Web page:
setA={10,20,30,40,50,60}  
setB={50,60,70,80,90,100} 

print("Set A:",setA) 
print("Set B:",setB) 

print("Using DIFFERENCE operator (A-B):",setA-setB) 
print("Using DIFFERENCE method (A-B):",setA.difference(setB)) 

print("Using DIFFERENCE operator (B-A):",setB-setA) 
print("Using DIFFERENCE method (B-A):",setB.difference(setA)) 

Output

4. SYMMETRIC DIFFERENCE

You can consider this as opposite of intersection. So, apart from the common elements in both the sets it will return all other elements and will join the sets too. 

In other words, only the elements that are absent from both sets will be returned. 

setA={10,20,30,40,50,60}  
setB={50,60,70,80,90,100} 
print("Using SYMMETRIC DIFFERENCE operator:",setA^setB) 
print("Using SYMMETRIC DIFFERENCE method:",setA.symmetric_difference(setB)) 

Output

FROZEN SETS 

As discussed before, if you want immutable (fixed and cannot be changed) type of set, you can make your set as a Frozen Set. This means you will not be able to add, update or remove items from these kinds of sets.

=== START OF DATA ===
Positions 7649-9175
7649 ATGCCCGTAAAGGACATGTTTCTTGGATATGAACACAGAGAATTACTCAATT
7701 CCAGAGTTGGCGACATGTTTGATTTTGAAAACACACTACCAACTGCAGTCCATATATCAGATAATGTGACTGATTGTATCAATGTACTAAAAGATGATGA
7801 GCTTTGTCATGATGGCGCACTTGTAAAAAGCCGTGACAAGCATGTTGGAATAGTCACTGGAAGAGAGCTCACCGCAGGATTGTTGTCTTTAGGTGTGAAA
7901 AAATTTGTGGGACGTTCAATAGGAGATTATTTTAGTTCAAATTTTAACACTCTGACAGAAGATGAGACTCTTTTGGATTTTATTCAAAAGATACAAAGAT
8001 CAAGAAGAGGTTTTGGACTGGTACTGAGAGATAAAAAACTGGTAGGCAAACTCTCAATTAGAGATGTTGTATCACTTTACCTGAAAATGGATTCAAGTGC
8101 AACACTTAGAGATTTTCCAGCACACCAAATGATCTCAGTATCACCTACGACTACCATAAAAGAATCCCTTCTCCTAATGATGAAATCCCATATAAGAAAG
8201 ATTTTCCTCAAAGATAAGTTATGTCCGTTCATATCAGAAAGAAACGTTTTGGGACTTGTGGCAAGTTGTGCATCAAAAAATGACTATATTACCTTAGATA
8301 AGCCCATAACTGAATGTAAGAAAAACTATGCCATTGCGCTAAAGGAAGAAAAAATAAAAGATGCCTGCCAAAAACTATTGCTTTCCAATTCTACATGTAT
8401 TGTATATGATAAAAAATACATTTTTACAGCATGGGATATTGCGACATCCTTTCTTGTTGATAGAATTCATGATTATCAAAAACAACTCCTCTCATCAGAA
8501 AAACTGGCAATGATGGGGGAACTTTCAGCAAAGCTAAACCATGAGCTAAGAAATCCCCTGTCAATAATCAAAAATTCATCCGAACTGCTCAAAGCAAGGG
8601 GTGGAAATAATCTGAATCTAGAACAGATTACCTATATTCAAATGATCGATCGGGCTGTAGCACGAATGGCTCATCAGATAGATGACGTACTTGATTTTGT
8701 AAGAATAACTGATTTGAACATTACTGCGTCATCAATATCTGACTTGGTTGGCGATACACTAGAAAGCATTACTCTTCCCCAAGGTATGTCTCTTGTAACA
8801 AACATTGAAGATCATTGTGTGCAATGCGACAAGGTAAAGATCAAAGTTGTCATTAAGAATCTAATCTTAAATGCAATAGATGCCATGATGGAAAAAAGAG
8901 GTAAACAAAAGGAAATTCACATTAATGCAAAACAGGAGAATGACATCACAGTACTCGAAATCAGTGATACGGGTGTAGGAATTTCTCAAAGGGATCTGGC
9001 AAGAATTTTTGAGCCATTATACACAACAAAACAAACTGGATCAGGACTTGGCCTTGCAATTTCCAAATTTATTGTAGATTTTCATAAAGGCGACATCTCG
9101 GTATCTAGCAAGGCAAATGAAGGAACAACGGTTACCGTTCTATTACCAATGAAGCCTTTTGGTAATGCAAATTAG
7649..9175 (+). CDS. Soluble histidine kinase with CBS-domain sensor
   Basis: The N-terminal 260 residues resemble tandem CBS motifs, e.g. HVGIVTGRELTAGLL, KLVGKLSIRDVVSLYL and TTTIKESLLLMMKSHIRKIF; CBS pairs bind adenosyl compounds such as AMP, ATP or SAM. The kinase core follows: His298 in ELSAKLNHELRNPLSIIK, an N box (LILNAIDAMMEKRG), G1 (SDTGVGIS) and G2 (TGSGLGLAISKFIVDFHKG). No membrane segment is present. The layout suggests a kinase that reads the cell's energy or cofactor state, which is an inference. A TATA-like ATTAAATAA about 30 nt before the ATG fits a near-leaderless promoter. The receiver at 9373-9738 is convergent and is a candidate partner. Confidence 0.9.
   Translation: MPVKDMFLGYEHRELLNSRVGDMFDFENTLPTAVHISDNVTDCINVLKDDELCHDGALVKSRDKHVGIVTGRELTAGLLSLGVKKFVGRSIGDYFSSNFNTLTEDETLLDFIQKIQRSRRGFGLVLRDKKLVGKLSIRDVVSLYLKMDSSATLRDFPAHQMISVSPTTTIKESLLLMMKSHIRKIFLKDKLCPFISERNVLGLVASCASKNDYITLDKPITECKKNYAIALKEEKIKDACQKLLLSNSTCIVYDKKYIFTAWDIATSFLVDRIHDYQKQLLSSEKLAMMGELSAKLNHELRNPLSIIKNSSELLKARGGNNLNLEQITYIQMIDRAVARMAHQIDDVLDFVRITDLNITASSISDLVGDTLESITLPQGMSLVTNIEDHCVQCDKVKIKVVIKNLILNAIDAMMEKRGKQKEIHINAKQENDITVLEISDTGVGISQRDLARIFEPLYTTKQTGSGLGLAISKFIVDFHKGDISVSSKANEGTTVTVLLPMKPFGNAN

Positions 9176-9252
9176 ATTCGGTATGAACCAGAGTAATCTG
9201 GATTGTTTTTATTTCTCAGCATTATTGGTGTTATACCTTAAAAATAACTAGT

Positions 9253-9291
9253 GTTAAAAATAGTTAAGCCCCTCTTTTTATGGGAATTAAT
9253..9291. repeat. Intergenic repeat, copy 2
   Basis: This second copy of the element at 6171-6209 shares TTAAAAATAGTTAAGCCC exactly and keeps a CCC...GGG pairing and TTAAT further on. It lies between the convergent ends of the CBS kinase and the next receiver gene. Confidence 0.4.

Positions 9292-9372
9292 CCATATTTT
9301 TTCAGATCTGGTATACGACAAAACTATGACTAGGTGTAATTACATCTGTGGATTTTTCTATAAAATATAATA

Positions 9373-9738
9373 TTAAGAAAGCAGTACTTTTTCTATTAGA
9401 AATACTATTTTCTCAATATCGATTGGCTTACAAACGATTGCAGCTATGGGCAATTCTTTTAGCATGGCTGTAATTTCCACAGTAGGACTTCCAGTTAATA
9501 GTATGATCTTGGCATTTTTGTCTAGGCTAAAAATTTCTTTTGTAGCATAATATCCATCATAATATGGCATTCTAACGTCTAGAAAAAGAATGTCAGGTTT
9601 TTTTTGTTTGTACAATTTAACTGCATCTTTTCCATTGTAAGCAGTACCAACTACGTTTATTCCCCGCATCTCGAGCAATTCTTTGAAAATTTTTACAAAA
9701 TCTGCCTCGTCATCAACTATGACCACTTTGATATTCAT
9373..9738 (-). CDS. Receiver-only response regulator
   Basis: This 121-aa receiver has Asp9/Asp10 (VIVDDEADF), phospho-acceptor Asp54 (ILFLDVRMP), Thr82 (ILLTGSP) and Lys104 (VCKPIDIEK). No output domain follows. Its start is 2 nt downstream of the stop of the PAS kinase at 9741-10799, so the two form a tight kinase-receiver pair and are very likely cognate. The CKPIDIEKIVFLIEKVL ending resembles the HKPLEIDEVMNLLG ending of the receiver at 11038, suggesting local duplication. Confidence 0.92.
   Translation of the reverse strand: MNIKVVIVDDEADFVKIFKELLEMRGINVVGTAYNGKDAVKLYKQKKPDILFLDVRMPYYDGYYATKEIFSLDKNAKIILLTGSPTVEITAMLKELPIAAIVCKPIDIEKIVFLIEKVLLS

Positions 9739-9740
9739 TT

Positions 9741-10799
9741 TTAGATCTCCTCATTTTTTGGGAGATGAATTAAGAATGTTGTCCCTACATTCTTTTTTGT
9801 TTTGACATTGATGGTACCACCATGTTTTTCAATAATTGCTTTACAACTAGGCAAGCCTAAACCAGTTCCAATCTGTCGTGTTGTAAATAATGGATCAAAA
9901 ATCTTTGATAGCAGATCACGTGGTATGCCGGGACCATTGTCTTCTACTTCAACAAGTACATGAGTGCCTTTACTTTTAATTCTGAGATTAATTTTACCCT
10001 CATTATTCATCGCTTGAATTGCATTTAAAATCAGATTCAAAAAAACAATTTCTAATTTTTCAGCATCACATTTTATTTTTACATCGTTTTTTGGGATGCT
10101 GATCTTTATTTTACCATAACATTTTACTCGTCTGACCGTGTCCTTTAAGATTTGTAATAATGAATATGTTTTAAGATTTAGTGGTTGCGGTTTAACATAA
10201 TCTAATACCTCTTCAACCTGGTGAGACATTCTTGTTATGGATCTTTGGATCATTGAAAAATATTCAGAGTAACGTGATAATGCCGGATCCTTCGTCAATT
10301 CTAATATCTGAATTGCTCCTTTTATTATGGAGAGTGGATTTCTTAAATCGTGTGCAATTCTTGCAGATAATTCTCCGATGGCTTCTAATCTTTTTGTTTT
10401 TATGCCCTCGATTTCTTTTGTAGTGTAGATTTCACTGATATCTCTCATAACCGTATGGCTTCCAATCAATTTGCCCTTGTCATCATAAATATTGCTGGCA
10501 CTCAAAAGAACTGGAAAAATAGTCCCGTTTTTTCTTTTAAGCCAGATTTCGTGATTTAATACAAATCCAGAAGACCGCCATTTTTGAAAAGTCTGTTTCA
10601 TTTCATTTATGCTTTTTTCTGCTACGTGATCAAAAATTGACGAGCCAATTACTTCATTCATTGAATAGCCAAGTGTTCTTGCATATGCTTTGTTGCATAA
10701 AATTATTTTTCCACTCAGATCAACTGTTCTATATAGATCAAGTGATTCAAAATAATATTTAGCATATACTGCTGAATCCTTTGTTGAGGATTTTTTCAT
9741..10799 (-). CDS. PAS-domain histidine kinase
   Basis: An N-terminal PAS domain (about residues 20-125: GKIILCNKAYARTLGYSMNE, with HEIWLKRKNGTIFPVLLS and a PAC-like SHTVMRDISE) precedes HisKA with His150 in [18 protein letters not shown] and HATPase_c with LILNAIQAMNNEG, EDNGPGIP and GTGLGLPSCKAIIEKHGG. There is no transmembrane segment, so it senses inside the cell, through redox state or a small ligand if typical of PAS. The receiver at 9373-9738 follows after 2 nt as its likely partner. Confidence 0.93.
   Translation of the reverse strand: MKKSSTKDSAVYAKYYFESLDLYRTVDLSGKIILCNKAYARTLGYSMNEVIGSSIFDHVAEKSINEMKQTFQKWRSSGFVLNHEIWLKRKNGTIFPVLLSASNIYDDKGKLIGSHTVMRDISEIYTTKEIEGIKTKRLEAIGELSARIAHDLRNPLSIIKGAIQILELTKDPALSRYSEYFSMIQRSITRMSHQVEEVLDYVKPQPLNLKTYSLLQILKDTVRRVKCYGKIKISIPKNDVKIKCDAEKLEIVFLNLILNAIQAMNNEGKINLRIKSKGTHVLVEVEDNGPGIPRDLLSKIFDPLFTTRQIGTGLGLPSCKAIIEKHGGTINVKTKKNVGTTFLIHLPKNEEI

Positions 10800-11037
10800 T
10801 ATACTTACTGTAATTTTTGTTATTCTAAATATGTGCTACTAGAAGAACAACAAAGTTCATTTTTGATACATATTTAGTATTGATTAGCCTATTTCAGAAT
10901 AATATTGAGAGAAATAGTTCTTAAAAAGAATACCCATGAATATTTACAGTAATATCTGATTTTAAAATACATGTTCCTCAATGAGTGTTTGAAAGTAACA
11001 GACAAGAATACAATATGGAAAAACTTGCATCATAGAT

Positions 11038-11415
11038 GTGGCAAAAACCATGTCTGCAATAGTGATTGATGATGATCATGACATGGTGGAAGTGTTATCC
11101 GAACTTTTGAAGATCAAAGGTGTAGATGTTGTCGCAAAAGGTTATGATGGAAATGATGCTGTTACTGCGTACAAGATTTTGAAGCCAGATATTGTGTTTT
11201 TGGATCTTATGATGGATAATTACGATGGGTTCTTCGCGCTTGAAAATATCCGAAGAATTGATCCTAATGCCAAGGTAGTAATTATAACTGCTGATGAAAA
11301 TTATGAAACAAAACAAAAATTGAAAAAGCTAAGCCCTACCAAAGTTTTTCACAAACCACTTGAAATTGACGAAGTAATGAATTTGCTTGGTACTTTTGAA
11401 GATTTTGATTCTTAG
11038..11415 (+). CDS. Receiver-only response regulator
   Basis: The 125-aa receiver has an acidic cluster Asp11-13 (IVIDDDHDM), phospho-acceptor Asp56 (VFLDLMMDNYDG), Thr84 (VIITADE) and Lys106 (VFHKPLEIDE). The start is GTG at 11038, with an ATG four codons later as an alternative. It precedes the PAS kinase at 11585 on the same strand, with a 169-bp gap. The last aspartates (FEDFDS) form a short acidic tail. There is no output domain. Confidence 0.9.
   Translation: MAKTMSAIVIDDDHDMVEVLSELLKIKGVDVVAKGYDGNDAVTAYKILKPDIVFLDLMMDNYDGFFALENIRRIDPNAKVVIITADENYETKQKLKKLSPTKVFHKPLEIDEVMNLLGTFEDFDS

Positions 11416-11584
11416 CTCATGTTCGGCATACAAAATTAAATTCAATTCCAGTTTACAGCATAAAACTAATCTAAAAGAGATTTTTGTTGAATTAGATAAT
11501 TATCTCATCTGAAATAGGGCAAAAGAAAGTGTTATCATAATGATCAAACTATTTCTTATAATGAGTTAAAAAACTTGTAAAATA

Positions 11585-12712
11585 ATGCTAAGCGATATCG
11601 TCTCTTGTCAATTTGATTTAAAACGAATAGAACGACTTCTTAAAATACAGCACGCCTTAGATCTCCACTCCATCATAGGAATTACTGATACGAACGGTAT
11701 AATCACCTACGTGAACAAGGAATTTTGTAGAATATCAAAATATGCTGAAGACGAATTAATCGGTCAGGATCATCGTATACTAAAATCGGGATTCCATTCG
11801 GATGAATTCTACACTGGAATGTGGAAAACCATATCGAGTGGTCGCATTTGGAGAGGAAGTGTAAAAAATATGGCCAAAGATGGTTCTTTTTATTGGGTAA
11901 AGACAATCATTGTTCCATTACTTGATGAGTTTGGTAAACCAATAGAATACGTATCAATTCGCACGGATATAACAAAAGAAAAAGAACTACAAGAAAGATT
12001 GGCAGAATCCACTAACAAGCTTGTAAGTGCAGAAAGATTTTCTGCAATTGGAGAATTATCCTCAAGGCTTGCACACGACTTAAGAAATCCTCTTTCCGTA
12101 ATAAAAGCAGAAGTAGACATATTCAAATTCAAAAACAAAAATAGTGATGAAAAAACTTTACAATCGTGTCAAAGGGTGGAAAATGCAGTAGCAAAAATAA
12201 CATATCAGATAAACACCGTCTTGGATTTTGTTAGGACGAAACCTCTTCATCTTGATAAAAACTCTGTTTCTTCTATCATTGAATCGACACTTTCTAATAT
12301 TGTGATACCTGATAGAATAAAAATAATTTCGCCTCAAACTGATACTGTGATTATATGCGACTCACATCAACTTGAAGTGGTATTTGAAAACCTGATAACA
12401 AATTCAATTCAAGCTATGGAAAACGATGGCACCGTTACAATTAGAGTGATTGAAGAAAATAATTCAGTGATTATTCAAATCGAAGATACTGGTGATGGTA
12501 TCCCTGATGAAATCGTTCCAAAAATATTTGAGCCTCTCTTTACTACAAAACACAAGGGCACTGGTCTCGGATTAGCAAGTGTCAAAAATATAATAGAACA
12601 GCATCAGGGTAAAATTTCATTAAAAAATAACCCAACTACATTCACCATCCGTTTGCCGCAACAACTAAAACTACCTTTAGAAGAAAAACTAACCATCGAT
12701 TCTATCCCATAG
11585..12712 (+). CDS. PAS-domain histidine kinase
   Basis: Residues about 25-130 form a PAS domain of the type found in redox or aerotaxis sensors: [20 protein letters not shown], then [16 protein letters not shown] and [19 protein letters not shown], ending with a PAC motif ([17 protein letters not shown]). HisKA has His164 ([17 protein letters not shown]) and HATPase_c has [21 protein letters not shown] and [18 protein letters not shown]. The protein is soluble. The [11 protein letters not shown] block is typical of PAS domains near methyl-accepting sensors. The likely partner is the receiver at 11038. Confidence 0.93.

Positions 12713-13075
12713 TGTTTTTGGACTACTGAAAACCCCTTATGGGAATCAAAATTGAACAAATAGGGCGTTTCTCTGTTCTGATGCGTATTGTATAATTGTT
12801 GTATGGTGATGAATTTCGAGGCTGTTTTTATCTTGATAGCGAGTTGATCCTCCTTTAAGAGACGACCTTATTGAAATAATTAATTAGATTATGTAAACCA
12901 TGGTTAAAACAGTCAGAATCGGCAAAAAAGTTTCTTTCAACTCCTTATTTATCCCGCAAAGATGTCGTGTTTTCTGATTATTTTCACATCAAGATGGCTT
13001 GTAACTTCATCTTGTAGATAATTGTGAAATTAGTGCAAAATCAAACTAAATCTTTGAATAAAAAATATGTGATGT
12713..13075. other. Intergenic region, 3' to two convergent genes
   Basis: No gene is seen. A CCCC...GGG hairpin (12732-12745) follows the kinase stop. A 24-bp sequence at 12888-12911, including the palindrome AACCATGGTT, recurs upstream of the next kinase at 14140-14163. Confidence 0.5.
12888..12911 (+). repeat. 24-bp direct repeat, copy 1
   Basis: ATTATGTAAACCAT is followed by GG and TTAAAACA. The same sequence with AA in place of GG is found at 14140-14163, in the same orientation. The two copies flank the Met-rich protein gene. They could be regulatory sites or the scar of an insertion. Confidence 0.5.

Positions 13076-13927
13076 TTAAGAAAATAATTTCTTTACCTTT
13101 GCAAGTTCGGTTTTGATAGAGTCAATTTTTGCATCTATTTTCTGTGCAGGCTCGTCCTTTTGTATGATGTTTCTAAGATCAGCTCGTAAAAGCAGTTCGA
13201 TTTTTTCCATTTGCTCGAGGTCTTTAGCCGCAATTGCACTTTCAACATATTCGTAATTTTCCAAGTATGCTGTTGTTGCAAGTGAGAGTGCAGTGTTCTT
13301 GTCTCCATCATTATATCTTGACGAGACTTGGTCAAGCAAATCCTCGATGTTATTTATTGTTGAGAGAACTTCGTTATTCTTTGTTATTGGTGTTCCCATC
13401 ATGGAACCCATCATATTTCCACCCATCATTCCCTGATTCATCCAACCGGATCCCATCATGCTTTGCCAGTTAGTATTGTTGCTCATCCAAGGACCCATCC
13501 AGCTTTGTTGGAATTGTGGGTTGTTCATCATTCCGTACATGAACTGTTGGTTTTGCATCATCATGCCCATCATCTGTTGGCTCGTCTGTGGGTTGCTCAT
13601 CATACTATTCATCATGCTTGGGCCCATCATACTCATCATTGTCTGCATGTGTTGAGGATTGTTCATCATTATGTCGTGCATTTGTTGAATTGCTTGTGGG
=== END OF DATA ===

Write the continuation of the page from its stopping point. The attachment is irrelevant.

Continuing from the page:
Remember, in normal set, you can add, update and delete/remove the items, but in frozen sets, you will not be able to do so. 

To create a frozen set, we will use frozenset() method. 

frozen_setexample = frozenset(["x", "y", "z"])  
print("Frozen Set",frozen_setexample)  

Output

Looks like a normal set?  

Yes, it will, until you try to do any modification. 

frozen_setexample = frozenset(["x", "y", "z"])  
print("Frozen Set:",frozen_setexample)  
frozen_setexample.add("a") 

Output

frozen_setexample = frozenset(["x", "y", "z"])  
print("Frozen Set:",frozen_setexample) 
frozen_setexample.remove("y") 

Output